Business Planning: Chasing Ever-Elusive Growth

Growth. Businesses must drive growth in order to pay shareholders and to invest in future growth initiatives. While the majority of companies have a “growth strategy”, achieving the desired level of growth still remains elusive for many.

At this time of year, when so many of us are looking to build growth plans for 2015, we wanted to take a look at a few examples of growth strategies that have met significant challenges in the Canadian retail sector and draw some learning that we can inject into our own business plans.

So what constitutes a successful growth strategy and which companies are more successful than others with planned business expansions?

There are plenty of examples where the desired results of growth strategies have not been attained.  For example, Target Canada met with a high amount of criticism after its Canadian expansion produced lackluster results.  A glitch in the inventory systems backlogged merchandise in warehouses so that products were not ready on store shelves for customers.  As a result, many store shelves remained empty and customers went elsewhere to find the products they needed.  The company has been working on fixing the system and has the ability to bounce back, but the initial launch into Canada has eroded short-term profits.

A rapid growth drive such as the one conducted by Target Canada has increased risks involved.  Companies are not always able to sustain normal business flows in such an environment since normal business practices are under increasing pressures.

In other situations, the growth plan was solid but the market shifted from underneath those plans. Both Staples and Rona employed rapid growth strategies and subsequently consumer demand and company capabilities did not keep up with those plans.

Staples has approximately 2,200 stores worldwide and approximately 1,500 are in the United States and 330 in Canada.  Now with the office supply category moving rapidly on-line, the company plans to close up to 225 stores in the U.S. and Canada by the end of next year since it is looking to trim about $500 million in costs annually by 2015.

The home improvement sector has undergone significant changes as a slow down in the economy and the home improvement market overall has forced companies to merge or scale back.  In 2012, Rona rejected a takeover offer from Lowe’s and then underwent a major restructuring the following year.  It laid off approximately 1,000 employees and managers and closed 11 big-box stores and 4 satellite distribution centres.

The Home Depot put up as many as 200 new stores a year until the housing market collapsed in 2008.  At that time, it had approximately 2,200 stores.  That year it decided to close 15 stores and changed its plans to open 50 new stores over the next four years.

In the foodservice sector, Tim Hortons recently announced plans to open another 300 stores in the United States.  To date, the company has been very successful in Canada but has yet to tap the US market in a major way.  The company prides itself on maintaining high levels of quality, efficiency and customer service and prices are very reasonable.  This is a company that puts significant effort into constantly improving the value of its operations.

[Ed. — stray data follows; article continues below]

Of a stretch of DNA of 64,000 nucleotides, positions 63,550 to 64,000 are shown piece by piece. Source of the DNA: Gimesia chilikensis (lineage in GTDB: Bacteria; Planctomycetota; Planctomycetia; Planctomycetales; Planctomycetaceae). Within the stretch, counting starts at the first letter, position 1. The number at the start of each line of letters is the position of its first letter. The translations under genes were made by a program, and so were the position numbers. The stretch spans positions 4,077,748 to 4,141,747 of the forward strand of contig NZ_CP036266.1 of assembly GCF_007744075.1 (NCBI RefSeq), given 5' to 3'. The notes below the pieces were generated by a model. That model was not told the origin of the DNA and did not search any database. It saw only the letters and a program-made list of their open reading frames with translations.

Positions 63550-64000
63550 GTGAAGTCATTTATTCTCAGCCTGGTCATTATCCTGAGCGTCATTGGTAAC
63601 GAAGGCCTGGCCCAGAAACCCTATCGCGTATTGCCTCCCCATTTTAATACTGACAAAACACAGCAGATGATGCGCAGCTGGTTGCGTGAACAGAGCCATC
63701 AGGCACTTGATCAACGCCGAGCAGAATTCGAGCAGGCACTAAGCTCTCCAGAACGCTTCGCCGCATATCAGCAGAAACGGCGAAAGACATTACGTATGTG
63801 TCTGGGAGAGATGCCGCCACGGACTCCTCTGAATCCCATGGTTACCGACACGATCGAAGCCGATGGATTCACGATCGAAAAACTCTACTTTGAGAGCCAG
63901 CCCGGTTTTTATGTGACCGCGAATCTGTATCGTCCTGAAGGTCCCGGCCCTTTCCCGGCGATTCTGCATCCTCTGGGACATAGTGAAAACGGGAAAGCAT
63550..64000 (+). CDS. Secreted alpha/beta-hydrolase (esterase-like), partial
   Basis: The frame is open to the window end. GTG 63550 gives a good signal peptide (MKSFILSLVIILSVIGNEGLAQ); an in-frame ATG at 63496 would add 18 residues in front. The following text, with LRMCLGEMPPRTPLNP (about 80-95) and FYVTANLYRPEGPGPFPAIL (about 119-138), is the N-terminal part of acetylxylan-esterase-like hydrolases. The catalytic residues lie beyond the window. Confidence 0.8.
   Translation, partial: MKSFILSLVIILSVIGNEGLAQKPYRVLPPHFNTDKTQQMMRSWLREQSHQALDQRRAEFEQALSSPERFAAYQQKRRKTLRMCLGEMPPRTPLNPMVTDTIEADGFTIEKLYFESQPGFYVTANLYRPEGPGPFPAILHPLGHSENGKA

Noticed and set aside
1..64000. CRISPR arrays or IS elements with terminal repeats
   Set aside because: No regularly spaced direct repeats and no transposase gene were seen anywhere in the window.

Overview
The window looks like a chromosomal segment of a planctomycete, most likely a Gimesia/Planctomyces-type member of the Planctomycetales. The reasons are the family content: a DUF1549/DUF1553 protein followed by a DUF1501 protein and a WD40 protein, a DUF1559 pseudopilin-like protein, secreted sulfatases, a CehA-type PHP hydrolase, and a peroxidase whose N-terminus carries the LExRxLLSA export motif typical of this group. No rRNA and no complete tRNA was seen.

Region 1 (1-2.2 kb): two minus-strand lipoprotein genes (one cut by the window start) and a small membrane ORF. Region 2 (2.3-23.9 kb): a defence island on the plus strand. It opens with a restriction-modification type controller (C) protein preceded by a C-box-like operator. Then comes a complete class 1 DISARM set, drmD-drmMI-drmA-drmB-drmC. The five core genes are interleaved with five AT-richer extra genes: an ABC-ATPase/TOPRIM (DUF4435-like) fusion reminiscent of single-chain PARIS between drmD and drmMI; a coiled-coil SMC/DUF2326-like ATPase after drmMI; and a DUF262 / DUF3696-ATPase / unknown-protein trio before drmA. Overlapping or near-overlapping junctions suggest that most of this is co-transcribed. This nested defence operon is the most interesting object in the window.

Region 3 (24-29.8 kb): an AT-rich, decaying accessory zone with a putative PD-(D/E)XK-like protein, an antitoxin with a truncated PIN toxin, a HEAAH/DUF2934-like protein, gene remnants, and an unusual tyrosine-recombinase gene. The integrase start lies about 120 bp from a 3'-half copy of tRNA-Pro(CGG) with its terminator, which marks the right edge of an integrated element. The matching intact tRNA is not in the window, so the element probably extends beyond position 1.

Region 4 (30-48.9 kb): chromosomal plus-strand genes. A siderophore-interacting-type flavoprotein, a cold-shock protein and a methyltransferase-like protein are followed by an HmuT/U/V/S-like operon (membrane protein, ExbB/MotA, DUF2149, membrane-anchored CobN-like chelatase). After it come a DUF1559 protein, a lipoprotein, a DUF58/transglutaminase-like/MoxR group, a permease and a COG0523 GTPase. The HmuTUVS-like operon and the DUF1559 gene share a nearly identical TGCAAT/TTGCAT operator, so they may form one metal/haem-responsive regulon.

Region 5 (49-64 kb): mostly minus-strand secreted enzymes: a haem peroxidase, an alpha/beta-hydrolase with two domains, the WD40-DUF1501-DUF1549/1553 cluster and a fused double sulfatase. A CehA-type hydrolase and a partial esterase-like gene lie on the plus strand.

However, Tim Hortons faces some well-engrained competition in the US.  It will be competing with the likes of Starbucks, Dunkin Donuts McDonalds and other fast food chains.  Dunkin Donuts offers very similar product offerings compared to Tim Hortons and company operations are slick and successful.

On the other hand, Dunkin Donuts pulled out of Canada due to competition with Tim Hortons where it has a very strong home team advantage.

Dunkin Donuts has a heavy concentration of stores especially around the Northeastern United States.  At the end of 2011, the company had approximately 10,000 stores worldwide, including approximately 7,000 in the US.

In order to be successful in the US, Tim Hortons may want to consider setting up shop in US markets that have a lower concentration of Dunkin Donuts locations.  They will also need to set up a strong brand / marketing strategy designed to appeal to US consumers in these new regional markets.

In order to be successful for growth, companies need to finely tune and exploit their distinctive competencies.  They need to create the right mix of resources, services and people in order to entice demand for their products and services in new markets.  They also need to be innovative.  Growth strategies founded on offering unique products or services are almost always more successful than a distribution driven growth strategy.

In the end, the Canadian retail market did not become bigger because Target entered Canada. That means that Target had to steal share from the incumbents such as Loblaw and Walmart, both of whom have stepped up their game in the three years since Target first announced it would come to Canada. As we now know, Target struggled to compete and steal market share.

As we enter business planning “season”, let’s remember that growth cannot be driven in isolation. We all work in very competitive markets where every company wants to drive growth. Only those with the best consumer proposition (innovation, price, brand, marketing, etc.) actually stand a chance to meet their growth plans.

If you are planning to grow +5% in a category growing at +2% you need to answer these two questions:

1)    Who are you going to “steal” that growth from?

2)    Are they really just going to let you “steal” their business without reacting?

Happy Business Planning Season!


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